Purchased for $925,000 with 10 percent down in April 2005, the agent-owned 200 Brannan #504 returned to the market asking $1,150,000 in July 2006.

The top floor 200 Brannan one-bedroom with 1,123 square feet failed to find a buyer, however, and in December 2009 it became bank-owned with what appears to have been no bidders at $780,000.

It’s back on the market and listed for $649,900, 30 percent under its 2005 purchase price.

∙ Listing: 200 Brannan #504 (1/1.5) 1,123 sqft - $649,900 [MLS]
200 Brannan Owners Association [200brannan.org]

Posted by socketadmin at 9:15 AM | Comments (51)

Will Our Sprinter Get A Second Wind?

Our headline for November’s existing U.S. home sales gain of 7.4 percent: A Sprinter's Or Marathoner's Pace? In December the pace of U.S. existing home sales fell 17 percent.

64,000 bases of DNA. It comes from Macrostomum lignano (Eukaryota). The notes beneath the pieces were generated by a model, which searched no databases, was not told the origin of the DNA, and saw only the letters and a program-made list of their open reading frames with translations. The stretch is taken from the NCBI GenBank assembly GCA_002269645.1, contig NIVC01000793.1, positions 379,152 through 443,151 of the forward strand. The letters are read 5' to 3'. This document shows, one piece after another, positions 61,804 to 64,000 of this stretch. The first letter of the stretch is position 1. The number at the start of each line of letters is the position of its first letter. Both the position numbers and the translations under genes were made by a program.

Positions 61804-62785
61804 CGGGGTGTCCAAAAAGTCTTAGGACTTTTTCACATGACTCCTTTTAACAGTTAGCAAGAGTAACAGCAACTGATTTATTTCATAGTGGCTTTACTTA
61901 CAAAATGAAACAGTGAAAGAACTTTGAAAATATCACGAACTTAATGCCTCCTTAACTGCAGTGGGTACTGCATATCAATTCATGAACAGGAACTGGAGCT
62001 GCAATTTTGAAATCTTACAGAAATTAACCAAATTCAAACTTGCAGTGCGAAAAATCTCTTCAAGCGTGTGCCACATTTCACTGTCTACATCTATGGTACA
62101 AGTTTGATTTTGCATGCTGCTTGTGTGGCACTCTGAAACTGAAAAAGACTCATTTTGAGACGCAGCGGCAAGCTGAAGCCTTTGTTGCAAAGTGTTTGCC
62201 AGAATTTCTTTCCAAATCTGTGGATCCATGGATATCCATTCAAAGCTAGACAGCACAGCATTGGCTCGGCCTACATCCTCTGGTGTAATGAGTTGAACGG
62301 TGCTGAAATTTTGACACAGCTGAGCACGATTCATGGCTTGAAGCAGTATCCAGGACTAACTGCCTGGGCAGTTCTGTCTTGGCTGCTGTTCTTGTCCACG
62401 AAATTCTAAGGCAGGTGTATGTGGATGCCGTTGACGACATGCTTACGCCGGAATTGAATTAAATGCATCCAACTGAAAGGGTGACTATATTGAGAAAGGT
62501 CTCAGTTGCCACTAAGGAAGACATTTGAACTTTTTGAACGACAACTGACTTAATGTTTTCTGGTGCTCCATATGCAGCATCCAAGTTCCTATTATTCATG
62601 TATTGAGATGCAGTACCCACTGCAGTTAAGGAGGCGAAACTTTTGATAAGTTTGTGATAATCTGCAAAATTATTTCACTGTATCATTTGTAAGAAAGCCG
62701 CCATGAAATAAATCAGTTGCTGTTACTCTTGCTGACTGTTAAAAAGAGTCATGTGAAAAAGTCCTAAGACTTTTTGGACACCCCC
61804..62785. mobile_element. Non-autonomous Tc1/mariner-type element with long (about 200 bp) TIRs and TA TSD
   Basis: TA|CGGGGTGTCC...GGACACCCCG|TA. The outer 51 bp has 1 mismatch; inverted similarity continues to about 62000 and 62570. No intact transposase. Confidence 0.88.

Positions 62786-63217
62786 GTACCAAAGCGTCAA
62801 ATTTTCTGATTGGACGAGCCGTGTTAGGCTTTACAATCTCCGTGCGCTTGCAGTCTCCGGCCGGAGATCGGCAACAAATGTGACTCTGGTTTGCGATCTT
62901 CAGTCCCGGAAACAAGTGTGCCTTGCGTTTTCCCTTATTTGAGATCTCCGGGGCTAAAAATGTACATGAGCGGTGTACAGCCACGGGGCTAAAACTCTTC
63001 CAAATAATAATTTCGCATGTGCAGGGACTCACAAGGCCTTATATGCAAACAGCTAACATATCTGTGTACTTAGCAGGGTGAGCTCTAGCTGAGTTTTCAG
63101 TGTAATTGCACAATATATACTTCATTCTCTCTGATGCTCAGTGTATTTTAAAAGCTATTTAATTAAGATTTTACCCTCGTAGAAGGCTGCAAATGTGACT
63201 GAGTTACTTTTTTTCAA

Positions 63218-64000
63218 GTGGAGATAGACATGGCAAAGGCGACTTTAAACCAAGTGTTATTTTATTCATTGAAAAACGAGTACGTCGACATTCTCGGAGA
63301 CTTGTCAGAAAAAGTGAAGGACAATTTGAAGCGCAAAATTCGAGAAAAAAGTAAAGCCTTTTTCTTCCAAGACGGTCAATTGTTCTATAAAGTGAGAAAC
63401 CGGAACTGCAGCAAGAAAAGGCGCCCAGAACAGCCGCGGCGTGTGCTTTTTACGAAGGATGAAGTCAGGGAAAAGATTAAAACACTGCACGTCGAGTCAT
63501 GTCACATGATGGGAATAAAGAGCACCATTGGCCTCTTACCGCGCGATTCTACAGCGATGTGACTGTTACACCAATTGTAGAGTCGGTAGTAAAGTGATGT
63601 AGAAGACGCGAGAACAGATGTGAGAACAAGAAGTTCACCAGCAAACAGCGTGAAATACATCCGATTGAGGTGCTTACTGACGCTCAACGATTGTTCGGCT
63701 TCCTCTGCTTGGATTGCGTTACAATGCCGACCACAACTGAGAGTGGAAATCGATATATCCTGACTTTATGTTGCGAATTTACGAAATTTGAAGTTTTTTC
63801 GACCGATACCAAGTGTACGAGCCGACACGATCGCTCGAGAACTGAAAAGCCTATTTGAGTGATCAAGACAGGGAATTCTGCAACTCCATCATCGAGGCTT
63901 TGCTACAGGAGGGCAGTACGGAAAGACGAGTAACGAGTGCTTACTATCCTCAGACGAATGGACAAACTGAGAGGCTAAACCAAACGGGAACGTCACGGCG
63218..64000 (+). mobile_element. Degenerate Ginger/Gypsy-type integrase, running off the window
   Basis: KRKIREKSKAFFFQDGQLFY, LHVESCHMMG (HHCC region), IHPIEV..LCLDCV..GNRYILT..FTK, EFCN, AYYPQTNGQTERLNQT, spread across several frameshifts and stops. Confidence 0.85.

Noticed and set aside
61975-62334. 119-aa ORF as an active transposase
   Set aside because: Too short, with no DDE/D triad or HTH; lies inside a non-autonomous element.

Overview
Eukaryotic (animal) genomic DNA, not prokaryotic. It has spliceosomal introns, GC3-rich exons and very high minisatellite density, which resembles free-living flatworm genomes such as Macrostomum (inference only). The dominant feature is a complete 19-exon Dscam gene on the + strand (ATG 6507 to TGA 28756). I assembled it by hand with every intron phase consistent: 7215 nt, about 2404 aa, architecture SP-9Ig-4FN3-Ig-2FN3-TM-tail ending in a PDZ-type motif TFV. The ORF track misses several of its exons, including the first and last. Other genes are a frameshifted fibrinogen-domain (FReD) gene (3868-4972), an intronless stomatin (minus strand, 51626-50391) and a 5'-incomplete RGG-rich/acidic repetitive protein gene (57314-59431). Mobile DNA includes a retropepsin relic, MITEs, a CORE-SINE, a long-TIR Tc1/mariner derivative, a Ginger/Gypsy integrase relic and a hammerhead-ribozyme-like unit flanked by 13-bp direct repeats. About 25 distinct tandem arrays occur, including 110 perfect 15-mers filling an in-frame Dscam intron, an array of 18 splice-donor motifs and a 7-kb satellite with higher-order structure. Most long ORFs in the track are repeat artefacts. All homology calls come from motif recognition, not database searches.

According to the National Association of Realtors, the decline "was the biggest since records began in 1968."

At the same time, the pace of new home sales in the U.S. (a leading indicator) declined 7.6 percent in December. "[F]or all of 2009, sales dropped 23 percent to 374,000, the lowest level since records began in 1963."

A Sprinter's Or Marathoner's Pace? [SocketSite]
Sales of U.S. New Homes Unexpectedly Fell in December [Bloomberg]

Posted by socketadmin at 9:00 AM | Comments (1)

January 26, 2010

First Peek Inside The Remodeled (And Newly Garaged) 3024 Pierce

3024 Pierce in 2008

From the listing for 3024 Pierce Street in December 2007 (and as it looked above):

Prime Cow Hollowv location, Estate sale, 3br, 1ba, 2 story Edwardian home with nice yard, full basement, original detailing. East/West exposure. Classic fixer with huge potential.